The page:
- what is it, we would ask, most magnanimous Sir in the most delicate manner imaginable, that keeps you standing. by the hour together, looking out of the window of your club in Pall Mall, in the utter weariness of your heart, swearing now at the weather, now at the waiter, and, anon, muttering something about jour dreaming that you dwelt in marble halls, but that very monotony of civilization which we so much deprecate? Were it not for that, you might be working in this working world-touching the very kernel and core of life, instead of thus feeding on its shell. [-117-] And if it be that the soft eye of woman looks down on what we now write, what is it, we would ask, O peerless paragon, O celestial goddess, but the same feeling that makes you put aside the last new novel, and, in shameless defiance of the rules taught in that valuable publication and snob's vade mecum - "Hints on the Etiquette and the Usages of Society," actually yawn - aye, yawn, when that gold watch, hanging by your most fairy-like and loveliest of forms, does not tell one hour that does not bear with it from earth to heaven some tragedy acted - some villainy achieved - some heroic thing done: aye, yawn, when before you is spread out the great rôle of life, with its laughter and tears - with its blasts from hell - with its odours coining down from heaven itself. A brave, bold, noble-hearted Miss Nightingale breaks through this monotony, and sails to nurse the wounded or the dying of our army in the East, and "Common Sense" writes in newspapers against such a noble act; and a religious paper saw in it Popery at the very least. What a howl has there been in some quarters because a few clergymen have taken to preaching in theatres! Even woman's heart, with its gushing sympathies, has become dead and shrivelled up, where that relentless scourge -  that demon of our time, the monotony of civilization - has been suffered to intrude. It is owing to that, that when we look for deeds angels might love to do, our daughters, and sisters, and those whom we most passionately love, scream out Italian songs which neither they [-118-] nor we understand, and bring to us, as the result of their noblest energies, a fancy bag or a chain of German wool. such is the result of what Sir W. Curtis termed the three R's and the usual accomplishments. Humanity has been stereotyped. We follow one another like a flock of sheep. We have levelled with a vengeance; we have reduced the doctrine of human equality to an absurdity - we live alike, think alike, die alike. A party in a parlour in Belgrave Square, "all silent and all d-d," is as like a party in a parlour in Hackney as two peas. The beard movement was a failure; so was the great question of hat reform, and for similar reasons. We still scowl upon a man with a wide-a-wake, as we should upon a pick-pocket or a cut-throat. A leaden monotony hangs heavy on us all. Not more does one man or woman differ from another than does policeman A1 differ from policeman A999. Individuality seems gone: independent life no longer exists. Our very thought and inner life is that of Buggins, who lives next door. The skill of the tailor has made us all one, and man, as God made him, cuts but a sorry figure by the sick of man as his tailor made him. This is an undeniable fact: it is not only true but the truth. One motive serves for every variety of deed - for dancing the polka or marrying a wife - for wearing white gloves or worshipping the Most High. "At any rate, my dears," said a fashionable dame to her daughters when they turned round to go home, on finding that the crowded state of the church to which they repaired would not admit of their worshipping [-119-] according to Act of Parliament,- "At any rate, my dears, we have done the genteel thing." By that mockery to God she had made herself right in the sight of man. Actually we are all so much alike that not very long since in Madrid a journeyman tailor was mistaken for a Prince. It is not always that such extreme cases happen ; but the tendency of civilization, as we have it now, is to work us all up into one common, unmeaning whole - to confound all the old distinctions by which classes were marked - to mix up the peasant and the prince, more by bringing down the latter than elevating the former; and thus we all become unmeamng, and monotonous, and common-place. The splendid livery in which "Jeames" rejoices may show that he is footman to a family that dates from the Conquest: it may be that he is footman to the keeper of the ham and beef shop near London Bridge. The uninitiated cannot tell the difference. A man says he is a lord; otherwise we should not take him for one of the nobles of the earth. A man puts on a black gown, and says he is a religious teacher: otherwise we should not take him for one who could understand and enlighten the anxious yearnings of the human heart. The old sublime faith in God and heaven is gone. We have had none of it since the days of old Noll: it went out when Charles and his mistresses came in. But instead, we have a world of propriety and conventionalism. We have a universal worshipping of Mrs. Grundy. A craven fear sits in the hearts of all. Men dare not be generous, high-minded, and true. A [-120-] man dares not act otherwise than the class by which he is surrounded: he must conform to their regulations or die; outside the pale there is no hope. If he would not be as others are, it were better that a millstone were hung round his neck and that he were cast into the sea. If, as a tradesman, he will not devote his energies to money-making - if he will not rise up early and sit up late - if he will not starve the mind - if he will not violate the conditions by which the physical and mental powers are sustained - he will find that in Christian England, in the nineteenth century, there is no room for such as he. The externals which men in their ignorance have come to believe essential to happiness, he will see another's. Great city "feeds" - white-bait dinners at Blackwall, and "genteel residences," within a few miles of the Bank or the bridges - fat coachmen and fiery steeds - corporation honours and emoluments, - a man may seek in vain if he will not take first, the ledger for his Gospel, and mammon for his God. It is just the same with the professions. Would the "most distinguished counsel" ever have a brief were he to scorn to employ the powers God has given him to obtain impunity for the man whose heart's life has become polluted with crime beyond the power of reform. Many a statesman has to thank a similar laxity of conscience for his place and power.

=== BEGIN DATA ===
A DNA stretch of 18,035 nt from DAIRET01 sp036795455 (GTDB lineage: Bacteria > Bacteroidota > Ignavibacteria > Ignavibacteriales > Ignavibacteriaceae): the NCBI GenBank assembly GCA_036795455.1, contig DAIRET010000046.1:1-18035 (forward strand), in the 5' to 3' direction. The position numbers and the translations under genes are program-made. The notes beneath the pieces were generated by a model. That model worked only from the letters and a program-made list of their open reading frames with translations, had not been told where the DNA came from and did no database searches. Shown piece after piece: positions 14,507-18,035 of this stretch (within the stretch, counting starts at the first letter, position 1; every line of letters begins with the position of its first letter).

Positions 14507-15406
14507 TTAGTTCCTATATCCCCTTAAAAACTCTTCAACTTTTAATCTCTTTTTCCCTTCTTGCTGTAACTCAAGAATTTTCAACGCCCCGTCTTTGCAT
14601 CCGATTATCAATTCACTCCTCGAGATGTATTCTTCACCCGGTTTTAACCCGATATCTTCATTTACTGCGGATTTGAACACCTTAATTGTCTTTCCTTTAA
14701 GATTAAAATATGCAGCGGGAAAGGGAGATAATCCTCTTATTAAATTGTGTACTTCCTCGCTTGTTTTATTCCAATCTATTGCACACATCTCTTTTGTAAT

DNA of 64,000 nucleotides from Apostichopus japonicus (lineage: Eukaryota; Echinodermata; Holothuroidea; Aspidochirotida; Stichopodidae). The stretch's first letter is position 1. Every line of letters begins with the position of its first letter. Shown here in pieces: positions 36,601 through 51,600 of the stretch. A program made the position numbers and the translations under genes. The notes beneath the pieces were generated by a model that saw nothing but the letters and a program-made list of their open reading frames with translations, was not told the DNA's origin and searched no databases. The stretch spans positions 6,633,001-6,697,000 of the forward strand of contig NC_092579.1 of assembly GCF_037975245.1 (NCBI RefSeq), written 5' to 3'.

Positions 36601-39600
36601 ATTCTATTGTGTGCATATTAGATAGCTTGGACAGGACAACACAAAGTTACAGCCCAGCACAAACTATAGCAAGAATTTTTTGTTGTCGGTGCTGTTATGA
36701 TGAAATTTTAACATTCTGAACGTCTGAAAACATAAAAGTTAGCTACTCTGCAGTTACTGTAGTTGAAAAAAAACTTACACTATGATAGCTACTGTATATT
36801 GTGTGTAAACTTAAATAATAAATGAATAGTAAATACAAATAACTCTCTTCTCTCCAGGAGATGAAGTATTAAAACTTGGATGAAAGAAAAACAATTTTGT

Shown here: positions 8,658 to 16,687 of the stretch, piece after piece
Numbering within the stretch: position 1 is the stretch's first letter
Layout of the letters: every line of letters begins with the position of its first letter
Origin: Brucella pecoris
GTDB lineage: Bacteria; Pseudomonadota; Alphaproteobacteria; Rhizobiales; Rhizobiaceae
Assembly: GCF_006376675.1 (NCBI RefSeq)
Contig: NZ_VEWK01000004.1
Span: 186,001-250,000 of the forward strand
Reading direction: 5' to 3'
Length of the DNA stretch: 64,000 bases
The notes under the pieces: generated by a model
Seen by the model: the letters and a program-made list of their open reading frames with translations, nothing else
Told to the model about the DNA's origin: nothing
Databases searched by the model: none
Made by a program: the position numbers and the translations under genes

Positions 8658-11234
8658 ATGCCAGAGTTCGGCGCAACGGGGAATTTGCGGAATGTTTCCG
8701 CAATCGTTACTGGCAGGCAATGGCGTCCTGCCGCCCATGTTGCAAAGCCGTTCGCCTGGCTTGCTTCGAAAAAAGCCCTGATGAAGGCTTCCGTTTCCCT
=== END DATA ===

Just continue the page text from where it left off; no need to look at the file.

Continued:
source: J. Ewing Ritchie, Aboutf London, 1860